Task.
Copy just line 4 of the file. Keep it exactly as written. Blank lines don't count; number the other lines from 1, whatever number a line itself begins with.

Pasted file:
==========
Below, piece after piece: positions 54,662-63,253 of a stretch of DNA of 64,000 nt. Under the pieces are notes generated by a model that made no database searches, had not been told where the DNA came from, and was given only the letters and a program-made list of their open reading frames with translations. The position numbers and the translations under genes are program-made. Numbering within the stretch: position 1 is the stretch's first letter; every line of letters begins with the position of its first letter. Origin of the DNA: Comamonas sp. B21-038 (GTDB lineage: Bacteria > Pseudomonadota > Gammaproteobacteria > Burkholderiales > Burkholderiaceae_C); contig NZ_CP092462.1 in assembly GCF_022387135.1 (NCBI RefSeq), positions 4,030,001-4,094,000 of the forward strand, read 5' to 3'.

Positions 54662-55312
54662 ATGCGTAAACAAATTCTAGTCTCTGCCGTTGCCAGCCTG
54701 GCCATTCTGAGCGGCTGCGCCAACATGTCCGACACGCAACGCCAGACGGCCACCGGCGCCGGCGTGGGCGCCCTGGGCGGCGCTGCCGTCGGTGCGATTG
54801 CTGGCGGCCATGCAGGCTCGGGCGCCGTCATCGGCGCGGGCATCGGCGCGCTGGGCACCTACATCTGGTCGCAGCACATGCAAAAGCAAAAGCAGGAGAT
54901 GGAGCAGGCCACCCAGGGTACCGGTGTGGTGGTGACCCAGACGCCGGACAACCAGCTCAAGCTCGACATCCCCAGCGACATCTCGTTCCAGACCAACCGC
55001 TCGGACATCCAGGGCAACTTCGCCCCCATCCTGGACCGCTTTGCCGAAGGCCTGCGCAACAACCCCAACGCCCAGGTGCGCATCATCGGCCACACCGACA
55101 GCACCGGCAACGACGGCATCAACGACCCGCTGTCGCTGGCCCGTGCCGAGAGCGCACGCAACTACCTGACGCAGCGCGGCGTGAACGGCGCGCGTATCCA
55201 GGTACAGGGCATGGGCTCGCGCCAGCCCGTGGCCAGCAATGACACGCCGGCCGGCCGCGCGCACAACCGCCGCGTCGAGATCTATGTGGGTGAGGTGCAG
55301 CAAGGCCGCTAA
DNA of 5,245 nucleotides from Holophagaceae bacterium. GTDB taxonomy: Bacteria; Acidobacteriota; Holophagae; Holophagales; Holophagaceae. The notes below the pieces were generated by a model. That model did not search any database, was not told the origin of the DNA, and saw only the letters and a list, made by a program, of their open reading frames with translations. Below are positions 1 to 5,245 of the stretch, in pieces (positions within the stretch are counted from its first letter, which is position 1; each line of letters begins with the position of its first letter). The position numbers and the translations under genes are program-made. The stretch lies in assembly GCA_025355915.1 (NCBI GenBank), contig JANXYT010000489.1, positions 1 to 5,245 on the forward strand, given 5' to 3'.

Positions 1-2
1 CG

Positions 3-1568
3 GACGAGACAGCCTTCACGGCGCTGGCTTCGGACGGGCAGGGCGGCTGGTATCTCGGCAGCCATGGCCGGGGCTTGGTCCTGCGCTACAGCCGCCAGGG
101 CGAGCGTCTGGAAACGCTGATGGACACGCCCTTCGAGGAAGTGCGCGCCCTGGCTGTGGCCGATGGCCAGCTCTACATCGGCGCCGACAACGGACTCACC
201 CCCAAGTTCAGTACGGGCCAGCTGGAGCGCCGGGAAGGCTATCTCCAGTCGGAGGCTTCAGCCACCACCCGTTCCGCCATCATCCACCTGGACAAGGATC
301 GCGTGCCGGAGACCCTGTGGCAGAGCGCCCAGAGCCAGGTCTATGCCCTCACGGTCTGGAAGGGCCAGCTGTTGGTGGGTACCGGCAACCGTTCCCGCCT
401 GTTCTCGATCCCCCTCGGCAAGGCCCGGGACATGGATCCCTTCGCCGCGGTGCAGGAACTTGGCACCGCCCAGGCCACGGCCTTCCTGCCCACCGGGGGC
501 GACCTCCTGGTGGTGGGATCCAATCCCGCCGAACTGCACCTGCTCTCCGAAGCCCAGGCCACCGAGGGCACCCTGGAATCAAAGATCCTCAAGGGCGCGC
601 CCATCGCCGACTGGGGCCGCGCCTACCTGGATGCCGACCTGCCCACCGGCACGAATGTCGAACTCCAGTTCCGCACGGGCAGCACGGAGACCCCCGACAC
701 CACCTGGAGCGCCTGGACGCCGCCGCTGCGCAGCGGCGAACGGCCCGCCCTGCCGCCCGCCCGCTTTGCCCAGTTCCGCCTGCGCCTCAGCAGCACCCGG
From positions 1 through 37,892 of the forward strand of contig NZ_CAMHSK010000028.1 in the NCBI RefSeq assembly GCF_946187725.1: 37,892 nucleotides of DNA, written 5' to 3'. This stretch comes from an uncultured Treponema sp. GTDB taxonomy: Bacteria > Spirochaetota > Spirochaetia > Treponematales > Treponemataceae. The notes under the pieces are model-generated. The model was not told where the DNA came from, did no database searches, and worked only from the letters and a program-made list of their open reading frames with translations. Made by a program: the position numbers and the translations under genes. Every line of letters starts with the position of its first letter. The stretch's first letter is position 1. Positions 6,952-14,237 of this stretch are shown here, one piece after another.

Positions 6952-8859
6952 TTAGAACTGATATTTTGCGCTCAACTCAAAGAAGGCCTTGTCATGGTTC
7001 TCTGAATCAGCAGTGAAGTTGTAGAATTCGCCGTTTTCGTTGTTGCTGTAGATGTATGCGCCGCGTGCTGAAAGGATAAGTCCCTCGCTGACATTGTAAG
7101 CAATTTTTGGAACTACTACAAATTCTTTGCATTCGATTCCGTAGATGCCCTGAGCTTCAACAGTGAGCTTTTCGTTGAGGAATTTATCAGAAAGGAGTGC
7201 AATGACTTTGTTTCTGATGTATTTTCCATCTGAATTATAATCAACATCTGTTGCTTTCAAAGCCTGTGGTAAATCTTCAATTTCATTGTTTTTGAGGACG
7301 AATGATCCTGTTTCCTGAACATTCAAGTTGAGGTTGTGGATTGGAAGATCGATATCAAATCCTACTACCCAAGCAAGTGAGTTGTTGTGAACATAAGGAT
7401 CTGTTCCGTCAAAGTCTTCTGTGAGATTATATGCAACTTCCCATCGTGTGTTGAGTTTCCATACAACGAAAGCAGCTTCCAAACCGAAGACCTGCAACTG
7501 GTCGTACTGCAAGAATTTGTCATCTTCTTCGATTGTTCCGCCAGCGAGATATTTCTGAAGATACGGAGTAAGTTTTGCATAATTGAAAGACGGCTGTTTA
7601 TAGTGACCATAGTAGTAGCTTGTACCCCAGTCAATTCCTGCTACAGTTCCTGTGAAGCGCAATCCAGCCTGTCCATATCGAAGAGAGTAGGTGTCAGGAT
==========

54701 GCCATTCTGAGCGGCTGCGCCAACATGTCCGACACGCAACGCCAGACGGCCACCGGCGCCGGCGTGGGCGCCCTGGGCGGCGCTGCCGTCGGTGCGATTG